Say No to Olive Oil? (cont.)

Given that, how dangerous can olive oil really be? "Whatever protected those people from heart disease may have had nothing to do with olive oil," Vogel insists. "It could have been the fact that they were very physically active. Or that their diet was very rich in fruits and vegetables."

Combine Oil With Antioxidants to Be Safe

Vogel's own research, in fact, has shown that when olive oil is combined with foods rich in antioxidants, such as vegetables, the vessel-constricting effect disappears. All you have to do is combine olive oil with red wine vinegar, which is loaded with the same antioxidants found in wine, and it appears you can prevent the deleterious effect on blood vessels.

So was the uproar over olive oil a false alarm? Only time will tell. First, the results of Vogel's small study must be duplicated by other researchers. Keep in mind, his findings were presented at a meeting and haven't yet been published. Then, if the effect on blood vessels is firmly linked to greater risk of heart disease, there may well be a reason to steer clear of olive oil.

For now, if you are the worrying type, make sure you drizzle your olive oil over leafy greens and vegetables -- or in pasta with a lot of tomatoes and basil. And avoid sopping your bread with the olive oil served at trendy Italian restaurants these days.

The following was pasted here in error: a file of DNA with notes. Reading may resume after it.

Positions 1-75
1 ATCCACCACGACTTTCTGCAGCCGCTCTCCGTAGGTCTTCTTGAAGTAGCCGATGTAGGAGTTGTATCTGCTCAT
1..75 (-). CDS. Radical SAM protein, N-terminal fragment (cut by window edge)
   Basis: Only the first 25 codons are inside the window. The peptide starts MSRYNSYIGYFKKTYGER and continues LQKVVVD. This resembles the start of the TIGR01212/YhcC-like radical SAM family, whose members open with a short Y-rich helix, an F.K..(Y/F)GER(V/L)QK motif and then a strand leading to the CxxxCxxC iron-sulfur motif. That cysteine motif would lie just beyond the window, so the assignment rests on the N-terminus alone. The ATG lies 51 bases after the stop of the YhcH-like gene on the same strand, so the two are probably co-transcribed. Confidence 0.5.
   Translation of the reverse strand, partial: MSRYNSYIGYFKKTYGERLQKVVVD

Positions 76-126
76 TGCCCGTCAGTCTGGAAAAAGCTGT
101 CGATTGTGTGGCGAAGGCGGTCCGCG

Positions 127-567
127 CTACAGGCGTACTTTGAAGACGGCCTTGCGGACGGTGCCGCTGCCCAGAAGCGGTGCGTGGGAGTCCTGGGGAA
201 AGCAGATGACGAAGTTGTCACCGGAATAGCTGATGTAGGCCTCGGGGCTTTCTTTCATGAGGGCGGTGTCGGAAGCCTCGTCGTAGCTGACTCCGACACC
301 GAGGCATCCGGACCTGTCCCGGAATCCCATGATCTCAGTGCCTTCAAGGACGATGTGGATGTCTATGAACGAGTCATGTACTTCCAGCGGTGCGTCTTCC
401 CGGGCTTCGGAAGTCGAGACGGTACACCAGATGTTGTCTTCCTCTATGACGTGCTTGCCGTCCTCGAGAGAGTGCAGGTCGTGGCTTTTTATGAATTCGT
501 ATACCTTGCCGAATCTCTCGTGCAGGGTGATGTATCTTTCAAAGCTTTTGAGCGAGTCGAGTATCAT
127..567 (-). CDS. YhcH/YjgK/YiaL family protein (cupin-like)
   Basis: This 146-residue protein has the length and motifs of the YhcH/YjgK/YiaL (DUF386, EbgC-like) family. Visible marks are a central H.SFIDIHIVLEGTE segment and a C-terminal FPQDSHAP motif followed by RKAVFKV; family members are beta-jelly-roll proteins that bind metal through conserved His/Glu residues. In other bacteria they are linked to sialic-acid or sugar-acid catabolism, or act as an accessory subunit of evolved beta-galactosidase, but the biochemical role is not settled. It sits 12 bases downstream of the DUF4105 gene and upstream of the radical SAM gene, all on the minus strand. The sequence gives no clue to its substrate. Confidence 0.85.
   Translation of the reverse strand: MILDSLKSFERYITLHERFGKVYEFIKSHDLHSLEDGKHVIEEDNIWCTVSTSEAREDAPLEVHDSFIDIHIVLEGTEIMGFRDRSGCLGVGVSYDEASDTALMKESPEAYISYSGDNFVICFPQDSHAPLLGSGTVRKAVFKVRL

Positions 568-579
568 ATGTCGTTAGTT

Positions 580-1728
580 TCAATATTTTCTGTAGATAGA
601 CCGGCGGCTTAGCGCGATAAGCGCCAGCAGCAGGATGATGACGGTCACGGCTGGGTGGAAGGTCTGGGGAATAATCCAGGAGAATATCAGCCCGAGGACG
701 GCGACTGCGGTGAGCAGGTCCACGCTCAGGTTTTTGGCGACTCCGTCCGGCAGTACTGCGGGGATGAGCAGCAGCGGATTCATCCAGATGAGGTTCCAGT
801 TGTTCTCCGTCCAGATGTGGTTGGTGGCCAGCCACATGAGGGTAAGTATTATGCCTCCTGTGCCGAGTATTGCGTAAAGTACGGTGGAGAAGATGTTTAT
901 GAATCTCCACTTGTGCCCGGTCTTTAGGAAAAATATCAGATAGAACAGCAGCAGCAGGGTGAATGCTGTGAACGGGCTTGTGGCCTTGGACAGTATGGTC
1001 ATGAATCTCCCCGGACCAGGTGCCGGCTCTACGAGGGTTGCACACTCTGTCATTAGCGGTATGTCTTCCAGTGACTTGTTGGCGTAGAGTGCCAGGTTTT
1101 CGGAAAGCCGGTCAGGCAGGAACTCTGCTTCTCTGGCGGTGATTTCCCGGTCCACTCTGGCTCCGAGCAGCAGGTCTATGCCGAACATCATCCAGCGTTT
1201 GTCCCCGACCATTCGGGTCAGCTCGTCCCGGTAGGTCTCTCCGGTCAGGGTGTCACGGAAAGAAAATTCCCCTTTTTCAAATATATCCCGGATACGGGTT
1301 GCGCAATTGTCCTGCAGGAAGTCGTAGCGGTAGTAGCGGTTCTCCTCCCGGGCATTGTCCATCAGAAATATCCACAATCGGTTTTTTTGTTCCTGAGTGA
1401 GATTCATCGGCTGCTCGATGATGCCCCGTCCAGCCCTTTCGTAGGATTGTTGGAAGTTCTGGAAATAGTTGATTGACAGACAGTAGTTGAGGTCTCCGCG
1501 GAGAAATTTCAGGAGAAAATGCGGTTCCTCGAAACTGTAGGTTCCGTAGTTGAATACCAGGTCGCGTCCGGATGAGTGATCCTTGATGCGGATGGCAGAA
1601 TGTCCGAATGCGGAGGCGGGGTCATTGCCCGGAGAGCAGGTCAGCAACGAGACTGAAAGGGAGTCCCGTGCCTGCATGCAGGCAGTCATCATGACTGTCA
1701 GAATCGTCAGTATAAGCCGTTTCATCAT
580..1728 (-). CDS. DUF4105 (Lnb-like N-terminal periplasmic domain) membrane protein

Remember, to study the effects of certain foods or nutrients, researchers must isolate them from the rest of the diet. But most of us don't eat meals consisting of a single food. To play it safe, just make sure your diet is abundant in fruits and vegetables, which have clearly been found to lower heart disease risk.

"Given what we know about the benefits of unsaturated oils like olive oil, and the very low risk of heart disease in places where olive oil is consumed," says Harvard researcher Sacks, "we should be encouraging more people to switch from butter to these liquid vegetable oils, not scaring them away."

Peter Jaret is a freelance writer based in Petaluma, Calif., who has written for Health, Hippocrates, and many other national publications. He is a contributing editor for WebMD.

©1996-2005 WebMD Inc. All rights reserved.


Last Editorial Review: 1/30/2005 10:40:09 PM